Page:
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Protecting the Dead From Identity Theft

How you can safeguard your deceased loved ones — and yourself

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En español | Identity thieves are sinking to new lows — specifically, six feet under.

Each year they use the identities of nearly 2.5 million deceased Americans to fraudulently open credit card accounts, apply for loans and get cellphone or other services, according to fraud prevention firm ID Analytics.

Nearly 800,000 of those deceased are deliberately targeted — roughly 2,200 a day. The identities of the others are used by chance: Crooks make up a Social Security number that happens to match that of someone who has died.

Your identity isn't safe, even after you've died. — Gary S. Chapman/Getty Images

It's called "ghosting," and because it can take six months for financial institutions, credit-reporting bureaus and the Social Security Administration to receive, share or register death records, the crooks have ample time to rack up charges. Plus, of course, the dead don't monitor their credit — and often, neither do their grieving survivors.

Sometimes, crooks glean personal information from hospitals or funeral homes. More often, the crime begins with thieves trolling through obituaries. With a name, address and birth date in hand, they can illicitly purchase the person's Social Security number on the Internet for as little as $10.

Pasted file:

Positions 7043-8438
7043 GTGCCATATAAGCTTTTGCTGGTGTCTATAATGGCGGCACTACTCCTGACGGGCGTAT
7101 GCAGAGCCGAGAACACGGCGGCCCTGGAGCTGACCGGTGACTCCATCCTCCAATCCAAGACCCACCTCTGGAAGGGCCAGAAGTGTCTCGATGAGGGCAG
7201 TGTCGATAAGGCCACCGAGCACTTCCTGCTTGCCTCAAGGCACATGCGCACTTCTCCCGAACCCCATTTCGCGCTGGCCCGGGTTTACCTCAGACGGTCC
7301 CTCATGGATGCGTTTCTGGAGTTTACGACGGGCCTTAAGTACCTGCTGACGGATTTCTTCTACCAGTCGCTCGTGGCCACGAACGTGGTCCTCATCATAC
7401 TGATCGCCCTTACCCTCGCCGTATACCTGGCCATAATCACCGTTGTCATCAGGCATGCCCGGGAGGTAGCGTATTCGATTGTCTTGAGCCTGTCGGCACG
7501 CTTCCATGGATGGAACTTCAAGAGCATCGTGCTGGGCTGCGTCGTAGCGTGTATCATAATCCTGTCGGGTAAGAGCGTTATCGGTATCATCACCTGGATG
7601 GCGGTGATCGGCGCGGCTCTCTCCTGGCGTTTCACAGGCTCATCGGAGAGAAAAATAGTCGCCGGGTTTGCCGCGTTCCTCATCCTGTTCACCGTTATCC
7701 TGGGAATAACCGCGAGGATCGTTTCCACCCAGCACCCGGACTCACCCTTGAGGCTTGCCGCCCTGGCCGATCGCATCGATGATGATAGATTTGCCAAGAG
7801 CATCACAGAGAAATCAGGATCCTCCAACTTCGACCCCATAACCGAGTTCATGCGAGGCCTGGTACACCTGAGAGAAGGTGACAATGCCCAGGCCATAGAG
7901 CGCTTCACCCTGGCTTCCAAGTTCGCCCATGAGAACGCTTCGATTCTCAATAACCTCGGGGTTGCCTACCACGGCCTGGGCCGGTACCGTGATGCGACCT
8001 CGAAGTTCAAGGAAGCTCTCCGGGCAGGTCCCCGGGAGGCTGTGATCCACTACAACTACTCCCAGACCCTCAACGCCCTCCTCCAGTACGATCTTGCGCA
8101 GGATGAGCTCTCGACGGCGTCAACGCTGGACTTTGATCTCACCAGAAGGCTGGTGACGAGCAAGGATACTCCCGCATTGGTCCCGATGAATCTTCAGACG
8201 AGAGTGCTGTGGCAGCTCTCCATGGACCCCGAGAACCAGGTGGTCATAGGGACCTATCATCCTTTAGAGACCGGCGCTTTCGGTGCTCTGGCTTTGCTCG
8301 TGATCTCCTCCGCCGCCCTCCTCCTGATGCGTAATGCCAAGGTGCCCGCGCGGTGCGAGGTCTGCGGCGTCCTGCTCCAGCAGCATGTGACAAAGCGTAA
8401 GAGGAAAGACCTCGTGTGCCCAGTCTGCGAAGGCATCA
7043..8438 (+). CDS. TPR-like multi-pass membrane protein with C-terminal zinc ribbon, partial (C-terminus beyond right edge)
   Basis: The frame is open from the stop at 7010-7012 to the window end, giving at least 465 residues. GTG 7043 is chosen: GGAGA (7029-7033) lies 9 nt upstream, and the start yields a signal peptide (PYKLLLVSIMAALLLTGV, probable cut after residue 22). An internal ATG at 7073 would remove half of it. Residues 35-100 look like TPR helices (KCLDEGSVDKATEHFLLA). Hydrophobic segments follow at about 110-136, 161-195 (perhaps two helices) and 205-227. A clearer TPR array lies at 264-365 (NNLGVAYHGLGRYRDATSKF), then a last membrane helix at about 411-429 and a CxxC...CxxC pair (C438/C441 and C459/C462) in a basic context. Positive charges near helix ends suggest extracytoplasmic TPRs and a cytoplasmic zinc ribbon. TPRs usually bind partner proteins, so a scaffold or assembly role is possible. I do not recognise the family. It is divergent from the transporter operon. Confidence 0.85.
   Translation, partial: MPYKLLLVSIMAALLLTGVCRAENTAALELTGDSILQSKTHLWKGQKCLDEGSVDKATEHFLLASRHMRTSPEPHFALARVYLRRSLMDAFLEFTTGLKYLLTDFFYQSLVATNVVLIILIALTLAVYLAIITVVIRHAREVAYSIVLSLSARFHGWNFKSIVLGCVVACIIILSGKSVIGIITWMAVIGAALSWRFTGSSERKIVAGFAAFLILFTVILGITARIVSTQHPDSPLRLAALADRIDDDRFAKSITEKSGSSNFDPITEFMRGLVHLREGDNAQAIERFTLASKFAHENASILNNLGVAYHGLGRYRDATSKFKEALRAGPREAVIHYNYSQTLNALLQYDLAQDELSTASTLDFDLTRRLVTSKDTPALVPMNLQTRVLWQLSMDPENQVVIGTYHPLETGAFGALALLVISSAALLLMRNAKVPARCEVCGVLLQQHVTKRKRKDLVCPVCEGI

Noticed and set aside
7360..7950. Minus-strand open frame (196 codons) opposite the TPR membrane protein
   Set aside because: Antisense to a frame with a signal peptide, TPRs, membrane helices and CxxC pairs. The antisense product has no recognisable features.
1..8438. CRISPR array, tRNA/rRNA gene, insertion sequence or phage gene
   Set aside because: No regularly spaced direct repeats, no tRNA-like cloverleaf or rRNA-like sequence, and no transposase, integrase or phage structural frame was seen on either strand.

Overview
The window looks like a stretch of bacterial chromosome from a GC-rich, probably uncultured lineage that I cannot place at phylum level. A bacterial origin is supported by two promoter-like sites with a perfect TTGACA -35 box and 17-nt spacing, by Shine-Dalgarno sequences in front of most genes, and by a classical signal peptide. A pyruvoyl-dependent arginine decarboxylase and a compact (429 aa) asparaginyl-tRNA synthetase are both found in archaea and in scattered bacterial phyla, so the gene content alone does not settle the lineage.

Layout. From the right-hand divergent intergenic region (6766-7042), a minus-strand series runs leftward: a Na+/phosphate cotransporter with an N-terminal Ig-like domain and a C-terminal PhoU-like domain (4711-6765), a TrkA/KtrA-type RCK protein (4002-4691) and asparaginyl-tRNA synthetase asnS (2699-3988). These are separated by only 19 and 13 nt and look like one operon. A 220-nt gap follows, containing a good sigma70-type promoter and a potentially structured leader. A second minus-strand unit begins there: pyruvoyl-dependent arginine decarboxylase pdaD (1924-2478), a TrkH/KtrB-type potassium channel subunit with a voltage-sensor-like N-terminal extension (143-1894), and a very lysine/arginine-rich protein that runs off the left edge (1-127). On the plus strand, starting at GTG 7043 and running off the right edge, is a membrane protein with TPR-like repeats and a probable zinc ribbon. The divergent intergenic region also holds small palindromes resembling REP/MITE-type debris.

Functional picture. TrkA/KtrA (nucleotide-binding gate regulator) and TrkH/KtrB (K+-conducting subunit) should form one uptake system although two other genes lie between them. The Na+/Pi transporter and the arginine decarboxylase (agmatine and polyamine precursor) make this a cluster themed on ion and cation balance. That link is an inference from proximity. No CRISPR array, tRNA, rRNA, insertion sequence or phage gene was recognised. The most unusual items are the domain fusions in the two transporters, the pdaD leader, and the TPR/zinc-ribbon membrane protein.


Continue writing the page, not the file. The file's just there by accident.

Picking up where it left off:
This time of year, criminals may file tax returns under the identities of the dead, collecting refunds (they totaled $5.2 billion in 2011) from the IRS.

The only good news here is that surviving family members are ultimately not responsible for such charges (or for legitimate debts of the dead if their names are not on the accounts). But ghosting can still cause plenty of angst. So protect yourself by taking these steps after a loved one's death:

  • In obituaries, list the age but don't include birth date, mother's maiden name or other personal identifiers that could be useful to ID thieves. Omitting the person's address also reduces the likelihood of a home burglary during the funeral (sadly, this does happen).

  • Using certified mail with "return receipt," send copies of the death certificate to each credit-reporting bureau — Equifax, Experian and TransUnion — asking them to place a "deceased alert" on the credit report. Mail certificates to banks, insurers, brokerages and credit card and mortgage companies where the deceased held accounts. If you're closing an individual account, make sure the institution lists "Closed: Account Holder Is Deceased" as the reason. For joint accounts, remove the deceased's name.

  • Report the death to Social Security by calling 800-772-1213.

  • Contact the department of motor vehicles to cancel the deceased's driver's license, to prevent duplicates from being issued to fraudsters.

  • A few weeks later, check the credit report of the person at annualcreditreport.com to see if there's been any suspicious activity. Several months later, go to the same site to get another free report from a different credit-reporting bureau.

  • For more tips, visit the Identity Theft Resource Center and type "deceased" in the search box.

Sid Kirchheimer is the author of Scam-Proof Your Life (AARP Books/Sterling). He writes the Scam Alert column for AARP.

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IDENTITY THEFT: Now even the dead aren't safe. Learn how to keep thieves from stealing a deceased loved one's name and personal information.

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